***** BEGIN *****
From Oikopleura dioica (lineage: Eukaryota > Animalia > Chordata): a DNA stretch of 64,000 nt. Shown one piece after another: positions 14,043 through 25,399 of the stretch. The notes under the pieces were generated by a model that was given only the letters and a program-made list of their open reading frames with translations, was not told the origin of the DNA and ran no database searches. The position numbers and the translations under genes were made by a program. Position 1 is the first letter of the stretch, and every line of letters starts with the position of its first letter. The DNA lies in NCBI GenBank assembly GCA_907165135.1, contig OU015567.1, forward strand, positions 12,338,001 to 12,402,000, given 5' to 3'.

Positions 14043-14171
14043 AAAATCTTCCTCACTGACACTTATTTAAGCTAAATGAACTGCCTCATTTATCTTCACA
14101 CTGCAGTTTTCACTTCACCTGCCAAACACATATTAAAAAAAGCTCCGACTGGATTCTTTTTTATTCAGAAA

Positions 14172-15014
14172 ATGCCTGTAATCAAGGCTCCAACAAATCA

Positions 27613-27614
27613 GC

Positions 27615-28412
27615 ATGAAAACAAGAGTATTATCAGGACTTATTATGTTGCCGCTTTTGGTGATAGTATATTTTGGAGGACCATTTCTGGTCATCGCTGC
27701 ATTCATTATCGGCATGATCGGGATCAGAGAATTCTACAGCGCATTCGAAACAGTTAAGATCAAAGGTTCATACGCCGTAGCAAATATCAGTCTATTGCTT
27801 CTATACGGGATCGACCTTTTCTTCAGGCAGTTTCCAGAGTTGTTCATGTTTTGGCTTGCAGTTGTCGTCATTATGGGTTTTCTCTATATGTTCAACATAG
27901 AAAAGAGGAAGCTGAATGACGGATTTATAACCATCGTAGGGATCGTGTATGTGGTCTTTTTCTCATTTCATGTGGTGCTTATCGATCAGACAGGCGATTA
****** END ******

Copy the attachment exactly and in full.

From Oikopleura dioica (lineage: Eukaryota > Animalia > Chordata): a DNA stretch of 64,000 nt. Shown one piece after another: positions 14,043 through 25,399 of the stretch. The notes under the pieces were generated by a model that was given only the letters and a program-made list of their open reading frames with translations, was not told the origin of the DNA and ran no database searches. The position numbers and the translations under genes were made by a program. Position 1 is the first letter of the stretch, and every line of letters starts with the position of its first letter. The DNA lies in NCBI GenBank assembly GCA_907165135.1, contig OU015567.1, forward strand, positions 12,338,001 to 12,402,000, given 5' to 3'.

Positions 14043-14171
14043 AAAATCTTCCTCACTGACACTTATTTAAGCTAAATGAACTGCCTCATTTATCTTCACA
14101 CTGCAGTTTTCACTTCACCTGCCAAACACATATTAAAAAAAGCTCCGACTGGATTCTTTTTTATTCAGAAA

Positions 14172-15014
14172 ATGCCTGTAATCAAGGCTCCAACAAATCA

Positions 27613-27614
27613 GC

Positions 27615-28412
27615 ATGAAAACAAGAGTATTATCAGGACTTATTATGTTGCCGCTTTTGGTGATAGTATATTTTGGAGGACCATTTCTGGTCATCGCTGC
27701 ATTCATTATCGGCATGATCGGGATCAGAGAATTCTACAGCGCATTCGAAACAGTTAAGATCAAAGGTTCATACGCCGTAGCAAATATCAGTCTATTGCTT
27801 CTATACGGGATCGACCTTTTCTTCAGGCAGTTTCCAGAGTTGTTCATGTTTTGGCTTGCAGTTGTCGTCATTATGGGTTTTCTCTATATGTTCAACATAG
27901 AAAAGAGGAAGCTGAATGACGGATTTATAACCATCGTAGGGATCGTGTATGTGGTCTTTTTCTCATTTCATGTGGTGCTTATCGATCAGACAGGCGATTA